Journal of Personality and Social Psychology


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  • Consequences, norms, and generalized inaction in moral dilemmas: The CNI model of moral decision-making. 20170817
    Research on moral dilemma judgments has been fundamentally shaped by the distinction between utilitarianism and deontology. According to the principle of utilitarianism, the moral status of behavioral options depends on their consequences; the principle of deontology states that the moral status of behavioral options depends on their consistency with moral norms. To identify the processes underlying utilitarian and deontological judgments, researchers have investigated responses to moral dilemmas that pit one principle against the other (e.g., trolley problem). However, the conceptual meaning of responses in this paradigm is ambiguous, because the central aspects of utilitarianism and deontology—consequences and norms—are not manipulated. We illustrate how this shortcoming undermines theoretical interpretations of empirical findings and describe an alternative approach that resolves the ambiguities of the traditional paradigm. Expanding on this approach, we present a multinomial model that allows researchers to quantify sensitivity to consequences (C), sensitivity to moral norms (N), and general preference for inaction versus action irrespective of consequences and norms (I) in responses to moral dilemmas. We present 8 studies that used this model to investigate the effects of gender, cognitive load, question framing, and psychopathy on moral dilemma judgments. The findings obtained with the proposed CNI model offer more nuanced insights into the determinants of moral dilemma judgments, calling for a reassessment of dominant theoretical assumptions. (PsycINFO Database Record (c) 2017 APA, all rights reserved)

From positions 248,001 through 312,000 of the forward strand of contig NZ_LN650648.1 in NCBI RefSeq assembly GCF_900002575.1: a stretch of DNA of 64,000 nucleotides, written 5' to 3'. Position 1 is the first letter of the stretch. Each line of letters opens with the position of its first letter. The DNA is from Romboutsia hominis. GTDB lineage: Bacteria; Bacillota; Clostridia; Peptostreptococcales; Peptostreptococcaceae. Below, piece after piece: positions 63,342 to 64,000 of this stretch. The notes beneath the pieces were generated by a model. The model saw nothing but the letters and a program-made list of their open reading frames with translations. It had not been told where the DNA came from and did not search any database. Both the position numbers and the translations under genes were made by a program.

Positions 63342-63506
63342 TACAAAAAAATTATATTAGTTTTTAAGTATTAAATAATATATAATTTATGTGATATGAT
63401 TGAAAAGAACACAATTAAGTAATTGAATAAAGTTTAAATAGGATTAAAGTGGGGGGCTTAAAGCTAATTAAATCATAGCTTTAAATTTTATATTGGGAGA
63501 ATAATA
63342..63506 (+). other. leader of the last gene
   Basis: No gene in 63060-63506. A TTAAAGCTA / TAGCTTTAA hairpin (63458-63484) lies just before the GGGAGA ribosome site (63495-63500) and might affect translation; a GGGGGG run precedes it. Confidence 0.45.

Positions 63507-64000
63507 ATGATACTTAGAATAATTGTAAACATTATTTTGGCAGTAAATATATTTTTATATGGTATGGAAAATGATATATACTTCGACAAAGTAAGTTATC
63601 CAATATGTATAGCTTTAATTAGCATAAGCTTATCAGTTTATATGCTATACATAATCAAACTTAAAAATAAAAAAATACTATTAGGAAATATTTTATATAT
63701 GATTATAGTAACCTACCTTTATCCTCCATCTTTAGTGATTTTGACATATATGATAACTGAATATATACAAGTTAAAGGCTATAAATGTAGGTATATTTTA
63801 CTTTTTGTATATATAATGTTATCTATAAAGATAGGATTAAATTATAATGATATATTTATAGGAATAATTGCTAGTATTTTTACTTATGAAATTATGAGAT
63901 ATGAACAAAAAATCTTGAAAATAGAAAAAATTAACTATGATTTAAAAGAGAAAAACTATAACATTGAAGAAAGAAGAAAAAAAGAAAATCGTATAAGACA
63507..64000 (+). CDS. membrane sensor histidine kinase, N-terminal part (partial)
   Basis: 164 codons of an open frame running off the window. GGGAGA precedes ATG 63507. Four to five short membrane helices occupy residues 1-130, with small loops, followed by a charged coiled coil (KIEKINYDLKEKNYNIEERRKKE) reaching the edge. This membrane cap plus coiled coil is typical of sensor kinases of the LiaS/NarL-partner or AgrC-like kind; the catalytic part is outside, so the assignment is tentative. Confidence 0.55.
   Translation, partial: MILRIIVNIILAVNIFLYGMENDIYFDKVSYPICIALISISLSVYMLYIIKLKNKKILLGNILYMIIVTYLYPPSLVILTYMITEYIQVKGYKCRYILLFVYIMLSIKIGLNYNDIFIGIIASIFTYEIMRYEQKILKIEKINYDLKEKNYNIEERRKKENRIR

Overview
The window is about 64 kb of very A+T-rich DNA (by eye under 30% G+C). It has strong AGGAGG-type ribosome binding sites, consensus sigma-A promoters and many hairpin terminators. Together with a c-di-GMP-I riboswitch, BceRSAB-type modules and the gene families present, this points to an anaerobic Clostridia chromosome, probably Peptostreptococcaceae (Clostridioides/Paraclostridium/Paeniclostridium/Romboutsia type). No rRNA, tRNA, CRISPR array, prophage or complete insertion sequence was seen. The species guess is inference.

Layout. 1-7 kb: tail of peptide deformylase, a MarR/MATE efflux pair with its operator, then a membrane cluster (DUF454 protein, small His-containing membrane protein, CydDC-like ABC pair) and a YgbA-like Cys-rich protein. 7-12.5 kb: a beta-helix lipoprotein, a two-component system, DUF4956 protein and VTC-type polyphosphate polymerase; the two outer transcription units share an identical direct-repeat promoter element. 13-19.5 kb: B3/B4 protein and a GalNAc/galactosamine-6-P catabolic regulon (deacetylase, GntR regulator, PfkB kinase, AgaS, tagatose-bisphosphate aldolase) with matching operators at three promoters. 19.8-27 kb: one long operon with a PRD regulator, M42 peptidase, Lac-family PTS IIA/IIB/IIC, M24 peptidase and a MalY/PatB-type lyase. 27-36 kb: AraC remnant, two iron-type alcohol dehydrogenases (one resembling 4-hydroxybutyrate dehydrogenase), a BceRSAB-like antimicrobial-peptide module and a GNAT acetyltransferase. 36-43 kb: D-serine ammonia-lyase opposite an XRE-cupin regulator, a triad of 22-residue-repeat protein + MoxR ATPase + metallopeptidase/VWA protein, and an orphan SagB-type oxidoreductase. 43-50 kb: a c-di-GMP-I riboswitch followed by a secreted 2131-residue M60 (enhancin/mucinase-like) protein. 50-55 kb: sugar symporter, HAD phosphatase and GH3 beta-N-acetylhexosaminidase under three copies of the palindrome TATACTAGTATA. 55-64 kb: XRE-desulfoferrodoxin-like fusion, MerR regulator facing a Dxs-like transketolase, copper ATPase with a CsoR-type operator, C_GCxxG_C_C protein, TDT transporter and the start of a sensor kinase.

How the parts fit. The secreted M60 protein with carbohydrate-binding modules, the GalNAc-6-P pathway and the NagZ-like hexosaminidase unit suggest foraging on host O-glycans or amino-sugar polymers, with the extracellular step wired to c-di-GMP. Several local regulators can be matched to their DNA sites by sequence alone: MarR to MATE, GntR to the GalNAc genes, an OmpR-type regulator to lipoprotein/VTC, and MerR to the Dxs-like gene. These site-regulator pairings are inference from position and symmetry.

• What’s wrong with using steroids? Exploring whether and why people oppose the use of performance enhancing drugs. 20170508
    The use of performance enhancing drugs (PEDs) elicits widespread normative opposition, yet little research has investigated what underlies these judgments. We examine this question comprehensively, across 13 studies. We first test the hypothesis that opposition to PED use cannot be fully accounted for by considerations of fairness. We then test the influence of 10 other potential drivers of opposition in an exploratory manner. We find that health risks for the user and rules and laws prohibiting use of anabolic steroids reliably affect normative judgments. Next, we test whether these patterns generalize to a different PED—cognitive-enhancement drugs. Finally, we sketch a framework for understanding these results, borrowing from Social Domain Theory (e.g., Turiel, 1983). We argue that PED use exemplifies a class of violations with properties of moral, conventional, and prudential offenses. This research sheds light on a widespread, but understudied, normative judgment, and illustrates the utility of exploratory methods. (PsycINFO Database Record (c) 2017 APA, all rights reserved)
  • The Goldilocks contract: The synergistic benefits of combining structure and autonomy for persistence, creativity, and cooperation. 20170427